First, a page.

All of last week I was immersed in practice in all its various guises and all but 30 minutes of it was in group practice. Here are a few suggestions from my latest book, “The Practice of Practice,” to keep in mind when you’re practicing with somebody else. They’re either questions you can ask directly, if it’s appropriate (often it’s not), or questions to keep in mind as you’re listening to those you’re practicing with.
Stephane Wrembel was one of 20 stellar professional musicians who shared his take on practice with me, and one thing he said sticks out more than anything else. He stressed that there is no magic trick, no gimmick, no special technique to practice. He said, “You just have to do it.” Even after talking to so many people about practice, it’s not clear to me whether learning to practice can be taught. Everybody I spoke with said that, for the most part, they just had to figure out how to practice. It’s an intensely personal exploration. Still, I do believe that the more information you have while you’re learning, the better.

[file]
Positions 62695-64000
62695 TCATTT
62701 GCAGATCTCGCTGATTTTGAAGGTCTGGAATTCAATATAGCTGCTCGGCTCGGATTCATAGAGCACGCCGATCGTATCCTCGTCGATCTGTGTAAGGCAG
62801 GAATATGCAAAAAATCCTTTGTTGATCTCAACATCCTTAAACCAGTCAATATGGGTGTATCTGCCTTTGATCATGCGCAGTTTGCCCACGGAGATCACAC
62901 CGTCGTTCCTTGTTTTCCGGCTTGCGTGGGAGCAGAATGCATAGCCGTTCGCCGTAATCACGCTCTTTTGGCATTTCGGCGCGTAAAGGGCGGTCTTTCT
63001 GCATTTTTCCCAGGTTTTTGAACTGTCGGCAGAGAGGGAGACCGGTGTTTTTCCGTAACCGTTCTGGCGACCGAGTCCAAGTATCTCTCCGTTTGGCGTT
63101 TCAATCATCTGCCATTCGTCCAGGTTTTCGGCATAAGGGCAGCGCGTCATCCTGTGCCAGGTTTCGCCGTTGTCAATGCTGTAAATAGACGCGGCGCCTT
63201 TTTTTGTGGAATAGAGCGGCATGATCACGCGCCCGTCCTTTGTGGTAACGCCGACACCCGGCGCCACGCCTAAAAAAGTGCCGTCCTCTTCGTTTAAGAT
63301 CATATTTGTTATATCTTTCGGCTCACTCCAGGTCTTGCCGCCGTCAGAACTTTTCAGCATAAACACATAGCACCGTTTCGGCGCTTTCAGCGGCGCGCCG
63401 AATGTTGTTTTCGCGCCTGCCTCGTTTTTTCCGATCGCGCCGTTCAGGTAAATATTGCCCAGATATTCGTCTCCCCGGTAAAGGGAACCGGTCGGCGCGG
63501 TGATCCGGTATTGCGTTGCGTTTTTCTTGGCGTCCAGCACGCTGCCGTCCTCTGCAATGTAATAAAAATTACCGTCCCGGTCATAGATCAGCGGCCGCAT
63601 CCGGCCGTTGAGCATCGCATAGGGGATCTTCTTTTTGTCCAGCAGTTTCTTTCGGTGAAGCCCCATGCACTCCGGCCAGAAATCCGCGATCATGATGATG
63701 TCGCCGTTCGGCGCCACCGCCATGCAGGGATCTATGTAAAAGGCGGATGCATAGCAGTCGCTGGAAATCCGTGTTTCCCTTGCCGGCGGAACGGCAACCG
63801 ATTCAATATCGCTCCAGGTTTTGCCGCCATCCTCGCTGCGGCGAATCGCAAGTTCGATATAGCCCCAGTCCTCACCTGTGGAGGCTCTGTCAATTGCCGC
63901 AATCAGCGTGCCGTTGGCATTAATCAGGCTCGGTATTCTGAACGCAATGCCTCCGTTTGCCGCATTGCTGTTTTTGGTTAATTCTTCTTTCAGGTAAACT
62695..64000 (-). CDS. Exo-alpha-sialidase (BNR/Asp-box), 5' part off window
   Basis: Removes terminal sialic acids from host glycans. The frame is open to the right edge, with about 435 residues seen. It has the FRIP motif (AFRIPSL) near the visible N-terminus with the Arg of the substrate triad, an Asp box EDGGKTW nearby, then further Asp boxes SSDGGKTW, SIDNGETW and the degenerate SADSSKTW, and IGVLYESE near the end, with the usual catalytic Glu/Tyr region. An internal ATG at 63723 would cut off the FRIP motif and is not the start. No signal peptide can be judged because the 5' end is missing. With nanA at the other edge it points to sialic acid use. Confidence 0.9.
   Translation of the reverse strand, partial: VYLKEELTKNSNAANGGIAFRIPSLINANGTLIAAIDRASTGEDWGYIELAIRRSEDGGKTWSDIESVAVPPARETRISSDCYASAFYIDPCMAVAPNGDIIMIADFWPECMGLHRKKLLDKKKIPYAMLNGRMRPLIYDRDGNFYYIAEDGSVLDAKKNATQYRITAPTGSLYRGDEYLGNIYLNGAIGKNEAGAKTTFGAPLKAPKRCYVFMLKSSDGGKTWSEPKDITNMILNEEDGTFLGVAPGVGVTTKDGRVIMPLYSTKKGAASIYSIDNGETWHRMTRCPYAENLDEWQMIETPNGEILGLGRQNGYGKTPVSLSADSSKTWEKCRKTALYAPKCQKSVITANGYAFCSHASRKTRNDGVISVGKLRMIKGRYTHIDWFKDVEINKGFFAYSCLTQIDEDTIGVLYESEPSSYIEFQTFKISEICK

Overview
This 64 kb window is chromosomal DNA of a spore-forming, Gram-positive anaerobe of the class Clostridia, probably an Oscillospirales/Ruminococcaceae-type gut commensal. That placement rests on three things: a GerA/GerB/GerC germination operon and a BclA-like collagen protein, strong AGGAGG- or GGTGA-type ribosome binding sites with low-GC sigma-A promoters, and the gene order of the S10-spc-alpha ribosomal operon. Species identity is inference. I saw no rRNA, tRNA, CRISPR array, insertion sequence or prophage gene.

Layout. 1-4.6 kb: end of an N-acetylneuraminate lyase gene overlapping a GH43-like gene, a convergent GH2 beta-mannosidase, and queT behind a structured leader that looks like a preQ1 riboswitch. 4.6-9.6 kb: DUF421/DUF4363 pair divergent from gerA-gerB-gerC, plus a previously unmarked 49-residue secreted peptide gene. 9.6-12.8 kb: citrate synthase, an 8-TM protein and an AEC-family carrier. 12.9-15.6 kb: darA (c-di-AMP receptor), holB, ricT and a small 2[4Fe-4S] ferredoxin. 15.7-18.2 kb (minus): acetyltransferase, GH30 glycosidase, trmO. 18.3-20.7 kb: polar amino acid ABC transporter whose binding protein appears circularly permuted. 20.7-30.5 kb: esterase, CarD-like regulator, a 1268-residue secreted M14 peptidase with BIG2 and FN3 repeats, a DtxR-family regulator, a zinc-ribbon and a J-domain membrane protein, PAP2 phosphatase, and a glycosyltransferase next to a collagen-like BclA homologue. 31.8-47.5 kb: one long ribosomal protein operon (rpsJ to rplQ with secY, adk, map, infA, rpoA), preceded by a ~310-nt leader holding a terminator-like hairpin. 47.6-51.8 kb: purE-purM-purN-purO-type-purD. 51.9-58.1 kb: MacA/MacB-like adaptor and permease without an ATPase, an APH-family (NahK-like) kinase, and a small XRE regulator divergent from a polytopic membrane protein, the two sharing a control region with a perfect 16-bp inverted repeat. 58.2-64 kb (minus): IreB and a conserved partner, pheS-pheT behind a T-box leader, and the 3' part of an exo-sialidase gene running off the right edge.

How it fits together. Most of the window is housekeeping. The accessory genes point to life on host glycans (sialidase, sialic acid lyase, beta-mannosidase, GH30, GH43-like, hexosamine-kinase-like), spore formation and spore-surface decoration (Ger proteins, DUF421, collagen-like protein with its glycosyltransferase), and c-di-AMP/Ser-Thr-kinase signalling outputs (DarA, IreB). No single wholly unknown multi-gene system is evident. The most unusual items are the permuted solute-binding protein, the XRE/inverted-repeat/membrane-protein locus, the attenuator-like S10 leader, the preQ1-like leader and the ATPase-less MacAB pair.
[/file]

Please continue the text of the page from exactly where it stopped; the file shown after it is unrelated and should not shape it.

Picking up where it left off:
The title of this post says what I feel. Talk is cheap. If talking about music sufficed, music would not be. I’ll shut up now. Well, almost. Props where props are due.
Reinier Voet and company (w/ Rob Stoop on accordion) play Django’s beautiful tune, Anouman. Mr. Voet’s web site is here.
I’d like to share this old video with you that documents Gypsy guitarist (and fiddler! I hand no idea) Dorado Schmitt teaching his son, Samson, who looks to be around 10 in this video. They’re playing one of Django’s solos over his tune Minor Swing, no small feat. It’s a great example of teaching and learning for many reasons.
Few musicians I’ve talked to have ever been taught how to practice. We’ve all been pretty much on our own. When teachers do influence us, it’s by making reasonable and very specific demands that make it clear exactly what is to be practiced if not exactly how to go about it.